My options seemed extremely limited. Either get a sandwich at Starbucks or go old school and get a dirty water dog for lunch. I thought about getting a dog in honor of Jerry Orbach but decided to make a quick check of anything else close. Tasty Dumpling and Fried Dumpling were too far away. I thought all was lost until I noticed something that looked promising a few blocks north on Lafayette. I hustled up Lafayette and walked right past Sau Voi Corp.
I checked the address and found myself in front of what looked like a corner grocery with lotto, cigarettes and the usual soda and chips offerings. I stepped in and instead I was confronted with bins full of Vietnamese Pop CDs and DVDs of Vietnamese movies. Then I realized that tucked in the corner, behind the door was a tiny food counter selling Banh Mis and a few other Vietnamese dishes. There were three friendly Vietnamese women behind the counter taking orders and making the food. I ordered the Bahn Mi Pate Gio then hustled back to the juror room just in time.
For the uninitiated a Bahn Mi is a Vietnamese sandwich. It usually contains some kind of meat along with vegetables. The Pate Gio I ordered featured ham and Vietnamese Pate with pickled daikon radish, carrots, cucumbers and cilantro. Meaty, sharp, and bright, it was one of the best Bahn Mi sandwiches I have had. One more thing. The Bahn Mi was $4.00. Let me be clear. The Bahn Mi Pate Gio you see above was $4.00. In New York City. This may be the single best food bargain in NYC.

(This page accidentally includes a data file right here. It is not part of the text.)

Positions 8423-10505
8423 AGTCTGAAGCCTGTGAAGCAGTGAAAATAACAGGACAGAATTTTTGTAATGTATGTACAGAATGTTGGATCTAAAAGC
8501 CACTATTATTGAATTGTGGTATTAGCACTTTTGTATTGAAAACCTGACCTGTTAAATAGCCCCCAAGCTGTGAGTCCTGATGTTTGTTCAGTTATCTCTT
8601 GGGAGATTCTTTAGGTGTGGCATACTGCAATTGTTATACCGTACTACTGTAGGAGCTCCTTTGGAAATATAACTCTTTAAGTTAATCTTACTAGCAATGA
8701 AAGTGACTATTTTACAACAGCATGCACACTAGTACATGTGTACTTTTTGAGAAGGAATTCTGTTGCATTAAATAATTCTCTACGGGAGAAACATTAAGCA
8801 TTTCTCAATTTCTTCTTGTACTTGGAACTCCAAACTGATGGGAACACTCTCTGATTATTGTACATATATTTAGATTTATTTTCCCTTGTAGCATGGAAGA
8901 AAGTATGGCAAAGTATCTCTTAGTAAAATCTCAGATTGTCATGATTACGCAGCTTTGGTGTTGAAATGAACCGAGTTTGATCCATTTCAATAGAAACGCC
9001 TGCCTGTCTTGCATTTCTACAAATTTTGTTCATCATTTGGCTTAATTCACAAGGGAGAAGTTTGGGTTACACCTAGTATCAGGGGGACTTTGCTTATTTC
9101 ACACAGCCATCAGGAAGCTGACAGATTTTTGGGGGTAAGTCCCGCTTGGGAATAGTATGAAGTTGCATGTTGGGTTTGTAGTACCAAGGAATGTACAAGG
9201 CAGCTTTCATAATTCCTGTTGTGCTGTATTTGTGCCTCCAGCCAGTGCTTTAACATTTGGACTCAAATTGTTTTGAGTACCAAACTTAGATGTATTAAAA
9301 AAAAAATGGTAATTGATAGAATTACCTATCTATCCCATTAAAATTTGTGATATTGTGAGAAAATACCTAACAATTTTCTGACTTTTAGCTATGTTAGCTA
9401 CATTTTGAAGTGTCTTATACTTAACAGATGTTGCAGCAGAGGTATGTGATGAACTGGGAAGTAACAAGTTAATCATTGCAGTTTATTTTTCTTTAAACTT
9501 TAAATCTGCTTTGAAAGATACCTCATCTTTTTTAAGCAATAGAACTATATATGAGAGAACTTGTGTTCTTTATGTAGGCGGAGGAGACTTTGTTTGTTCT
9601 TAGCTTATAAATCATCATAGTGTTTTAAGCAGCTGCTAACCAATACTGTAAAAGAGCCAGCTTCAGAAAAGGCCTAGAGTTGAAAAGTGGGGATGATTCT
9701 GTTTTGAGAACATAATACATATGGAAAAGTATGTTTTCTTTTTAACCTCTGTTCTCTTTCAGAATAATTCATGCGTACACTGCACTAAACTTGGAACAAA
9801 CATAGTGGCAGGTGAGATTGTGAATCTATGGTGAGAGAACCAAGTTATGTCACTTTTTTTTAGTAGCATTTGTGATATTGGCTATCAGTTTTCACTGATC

I promised I would not repeat a lunch spot during the Chinatown Project and I will not. That does not mean I can't hit Sau Voi Cafe on the way home and stock up on a few Bahn Mi for dinner. Any Vietnamese Pop recommendations?
Sau Voi Cafe - 101-105 Lafayette Steet, on the corner of Walker Street (inside Sau Voi Corp)